The wine offers a dark red fruit profile graced with a toasty oak complexity. Black cherry and rich toffee aromas open the nose, followed by brambly berry flavors. The sweet scent of forest floor and rich cherry cobbler weave through the smooth and supple palate. The finish is long and satisfying, with a spicy fruit intensity that extends toward a rewarding finale.




My Thoughts On The Wine

I will be the first to admit that I am an amateur sommelier, so keep that in mind as I try to articulate my impressions and share flavor descriptions.
For a Pinot Noir, this medium bodied wine enjoys an alluring ruby color with crisp clarity. A cliche and timeless “red wine” red, it’s a table top eye pleaser, agreeable to the eyes before it ever reaches the palate.
I must say I did not grasp the full depth of flavor nuances listed on the back of the bottle. I noted raspberry and cherry mingled in with earthy undertones, but overall I found myself repeatedly trying to ascertain the many flavors and aromas that unraveled with every sniff and sip. To me, while decidedly “berry”, this wine had overlapping and complex flavors.
With a smooth taste and a great finish, my dad commented that he would love to pair the wine with pork or fish, and my husband observed it’s a great “conversation” wine.. you know, the bottle you pop open when you have a bunch of friends sitting around needing a beautiful stand alone wine to swirl in giant Bordeaux glasses and sip on through the evening. (And here we are back to me loving the “look” and color of the wine, haha.)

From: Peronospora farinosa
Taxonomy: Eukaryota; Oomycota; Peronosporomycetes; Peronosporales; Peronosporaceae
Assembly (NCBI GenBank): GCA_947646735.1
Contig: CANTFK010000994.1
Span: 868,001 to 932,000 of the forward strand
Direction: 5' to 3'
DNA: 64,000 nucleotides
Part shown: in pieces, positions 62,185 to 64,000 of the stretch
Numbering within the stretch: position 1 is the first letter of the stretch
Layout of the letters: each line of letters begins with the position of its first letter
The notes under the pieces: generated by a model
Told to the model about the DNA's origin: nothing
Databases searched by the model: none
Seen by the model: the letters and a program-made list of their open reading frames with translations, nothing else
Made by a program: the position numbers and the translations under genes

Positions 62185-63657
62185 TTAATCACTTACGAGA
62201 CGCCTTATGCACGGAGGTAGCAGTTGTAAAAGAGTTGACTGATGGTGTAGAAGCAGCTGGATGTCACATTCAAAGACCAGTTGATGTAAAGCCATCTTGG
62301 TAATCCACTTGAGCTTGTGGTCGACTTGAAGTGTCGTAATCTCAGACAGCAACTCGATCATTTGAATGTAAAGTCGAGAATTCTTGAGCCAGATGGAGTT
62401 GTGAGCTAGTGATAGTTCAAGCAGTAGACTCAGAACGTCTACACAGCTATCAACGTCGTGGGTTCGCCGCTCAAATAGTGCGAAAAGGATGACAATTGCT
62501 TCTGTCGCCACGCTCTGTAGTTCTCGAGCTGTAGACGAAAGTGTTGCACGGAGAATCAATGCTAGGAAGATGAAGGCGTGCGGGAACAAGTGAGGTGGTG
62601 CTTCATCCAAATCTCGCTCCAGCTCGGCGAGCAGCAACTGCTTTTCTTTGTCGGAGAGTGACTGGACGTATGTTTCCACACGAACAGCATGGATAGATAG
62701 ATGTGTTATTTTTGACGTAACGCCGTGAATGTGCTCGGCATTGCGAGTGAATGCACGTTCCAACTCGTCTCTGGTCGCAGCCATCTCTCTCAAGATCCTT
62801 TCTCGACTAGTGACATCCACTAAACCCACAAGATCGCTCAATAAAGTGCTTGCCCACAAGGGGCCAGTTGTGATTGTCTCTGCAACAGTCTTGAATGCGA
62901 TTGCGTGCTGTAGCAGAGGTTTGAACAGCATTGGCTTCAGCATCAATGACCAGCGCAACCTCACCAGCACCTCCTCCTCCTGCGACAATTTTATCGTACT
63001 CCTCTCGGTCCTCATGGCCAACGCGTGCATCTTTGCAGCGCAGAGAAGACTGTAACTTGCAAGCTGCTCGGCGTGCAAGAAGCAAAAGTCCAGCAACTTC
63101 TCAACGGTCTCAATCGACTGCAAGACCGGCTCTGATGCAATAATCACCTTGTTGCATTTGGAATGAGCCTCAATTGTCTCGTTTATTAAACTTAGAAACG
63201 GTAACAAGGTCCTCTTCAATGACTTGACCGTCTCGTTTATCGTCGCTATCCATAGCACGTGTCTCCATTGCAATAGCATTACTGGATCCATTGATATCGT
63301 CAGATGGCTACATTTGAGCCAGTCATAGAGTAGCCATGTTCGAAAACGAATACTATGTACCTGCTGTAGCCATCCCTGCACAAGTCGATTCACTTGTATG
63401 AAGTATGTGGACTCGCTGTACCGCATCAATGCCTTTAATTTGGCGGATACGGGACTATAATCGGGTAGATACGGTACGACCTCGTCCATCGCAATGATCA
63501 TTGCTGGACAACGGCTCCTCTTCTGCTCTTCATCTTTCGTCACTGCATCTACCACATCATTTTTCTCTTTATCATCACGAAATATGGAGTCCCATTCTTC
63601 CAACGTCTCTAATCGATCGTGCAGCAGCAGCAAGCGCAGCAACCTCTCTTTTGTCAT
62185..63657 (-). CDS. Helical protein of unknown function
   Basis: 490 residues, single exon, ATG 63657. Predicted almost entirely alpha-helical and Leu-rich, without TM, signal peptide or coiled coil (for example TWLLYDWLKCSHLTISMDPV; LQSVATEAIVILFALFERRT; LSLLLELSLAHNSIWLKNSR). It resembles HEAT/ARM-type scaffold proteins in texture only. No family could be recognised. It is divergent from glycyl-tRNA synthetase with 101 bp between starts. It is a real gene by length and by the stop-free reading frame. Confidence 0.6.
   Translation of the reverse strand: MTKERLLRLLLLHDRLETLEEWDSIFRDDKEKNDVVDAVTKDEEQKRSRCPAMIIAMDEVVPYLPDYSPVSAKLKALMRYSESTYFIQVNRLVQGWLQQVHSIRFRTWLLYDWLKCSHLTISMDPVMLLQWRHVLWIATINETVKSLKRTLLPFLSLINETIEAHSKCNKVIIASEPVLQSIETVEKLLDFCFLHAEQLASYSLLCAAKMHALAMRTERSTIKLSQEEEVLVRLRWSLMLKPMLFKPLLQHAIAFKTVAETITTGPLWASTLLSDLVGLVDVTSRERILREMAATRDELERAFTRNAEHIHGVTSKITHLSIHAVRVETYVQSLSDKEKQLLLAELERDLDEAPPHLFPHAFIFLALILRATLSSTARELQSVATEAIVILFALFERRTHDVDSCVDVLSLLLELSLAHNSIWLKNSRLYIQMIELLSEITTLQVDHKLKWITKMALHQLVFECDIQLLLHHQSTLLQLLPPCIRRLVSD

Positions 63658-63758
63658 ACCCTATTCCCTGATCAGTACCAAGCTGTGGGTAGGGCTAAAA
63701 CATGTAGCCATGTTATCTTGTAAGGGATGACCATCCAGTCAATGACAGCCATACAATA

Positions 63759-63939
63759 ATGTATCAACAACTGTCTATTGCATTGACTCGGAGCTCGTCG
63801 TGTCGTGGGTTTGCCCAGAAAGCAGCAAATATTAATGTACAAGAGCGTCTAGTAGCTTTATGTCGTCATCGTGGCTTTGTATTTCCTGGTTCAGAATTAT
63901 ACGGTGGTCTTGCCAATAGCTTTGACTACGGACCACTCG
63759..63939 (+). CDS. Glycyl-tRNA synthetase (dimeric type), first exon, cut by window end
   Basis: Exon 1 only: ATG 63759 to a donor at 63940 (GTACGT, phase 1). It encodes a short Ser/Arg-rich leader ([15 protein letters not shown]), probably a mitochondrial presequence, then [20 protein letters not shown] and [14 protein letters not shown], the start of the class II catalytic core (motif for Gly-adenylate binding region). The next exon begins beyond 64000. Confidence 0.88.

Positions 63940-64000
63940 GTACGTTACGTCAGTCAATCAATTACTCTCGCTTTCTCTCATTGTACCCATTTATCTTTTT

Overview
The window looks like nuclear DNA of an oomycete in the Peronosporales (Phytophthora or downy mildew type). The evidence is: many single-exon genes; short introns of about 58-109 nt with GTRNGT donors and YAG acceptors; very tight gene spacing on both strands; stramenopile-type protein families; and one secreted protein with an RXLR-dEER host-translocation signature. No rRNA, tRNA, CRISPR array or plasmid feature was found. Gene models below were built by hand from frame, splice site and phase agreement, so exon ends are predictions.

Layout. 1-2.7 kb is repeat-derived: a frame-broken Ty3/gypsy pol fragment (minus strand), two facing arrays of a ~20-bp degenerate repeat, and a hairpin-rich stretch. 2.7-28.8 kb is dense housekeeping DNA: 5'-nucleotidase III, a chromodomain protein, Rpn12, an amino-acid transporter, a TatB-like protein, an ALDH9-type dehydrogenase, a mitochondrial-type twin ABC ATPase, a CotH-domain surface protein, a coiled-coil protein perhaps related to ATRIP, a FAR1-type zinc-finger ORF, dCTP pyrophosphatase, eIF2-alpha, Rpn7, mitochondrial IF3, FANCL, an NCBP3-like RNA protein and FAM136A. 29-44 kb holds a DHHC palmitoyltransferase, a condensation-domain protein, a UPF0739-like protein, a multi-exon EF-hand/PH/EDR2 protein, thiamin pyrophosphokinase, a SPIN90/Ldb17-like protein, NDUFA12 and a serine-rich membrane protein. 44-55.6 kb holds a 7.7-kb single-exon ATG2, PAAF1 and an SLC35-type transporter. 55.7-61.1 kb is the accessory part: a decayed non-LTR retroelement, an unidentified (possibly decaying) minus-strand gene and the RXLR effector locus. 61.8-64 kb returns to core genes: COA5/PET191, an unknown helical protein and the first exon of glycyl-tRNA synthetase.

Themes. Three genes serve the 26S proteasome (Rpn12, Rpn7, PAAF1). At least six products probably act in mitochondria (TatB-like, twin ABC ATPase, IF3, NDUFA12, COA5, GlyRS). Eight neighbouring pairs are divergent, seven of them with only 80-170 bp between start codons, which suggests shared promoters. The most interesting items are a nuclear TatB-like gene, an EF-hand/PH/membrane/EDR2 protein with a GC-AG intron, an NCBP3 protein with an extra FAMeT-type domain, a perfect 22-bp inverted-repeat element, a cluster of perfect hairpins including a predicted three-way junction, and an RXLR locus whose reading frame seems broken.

Overall, it’s a great wine. I wouldn’t urge you to bend over backwards to order a case (yeah, yeah, me and my white wine obsession again), however, if you see this wine in your local grocery or liquor store, don’t pass it up!
[Disclaimer: There are no affiliate links in this review. I am an independent product reviewer. I only review products I am truly interested in. I don’t accept payment for reviews. The products I take the time to jabber on about are either items I have personally purchased, or the product has been provided for review after me incessantly nagging for a sample. All of my reviews are unbiased regardless of how the item was obtained.]

Are you a fan of Pinot Noir? Ever tried Sterling Vineyards? Care to give them a try? Share below!

Gingi Freeman

Gingi is a photographer, cosplayer, amateur chef, crazy cat lady, anime otaku, bookworm, generic geek, world traveler, conservative Christian, homeschooler, devoted military wife and stay at home new mother of two little girls. Gingi blogs about anything and everything that is relevant to being a supermom, stay at home wife, homeschooler and geek girl! You can contact her at or via the contact form on her website at

4 thoughts on “Sterling Vineyards 2011 Carneros Pinot Noir

  • 26 April, 2014 at 3:07 am

    While I really liked this wine, I think I preferred the Great American Wine red blend a little better… Maybe it’s because I’m more of a noob when it comes to wine tasting, but I had a really hard time distinguishing the flavors of this blend.

    • 28 April, 2014 at 8:33 pm

      I preferred the Great American Wine myself, but this was purty darn good!

  • 26 April, 2014 at 3:19 am

    I would greatly look forward to sitting out on the front porch, during rainy weather, and sharing a few glasses of this wine.

    • 28 April, 2014 at 8:34 pm

      Wine always tastes better in the rain. TRUTH.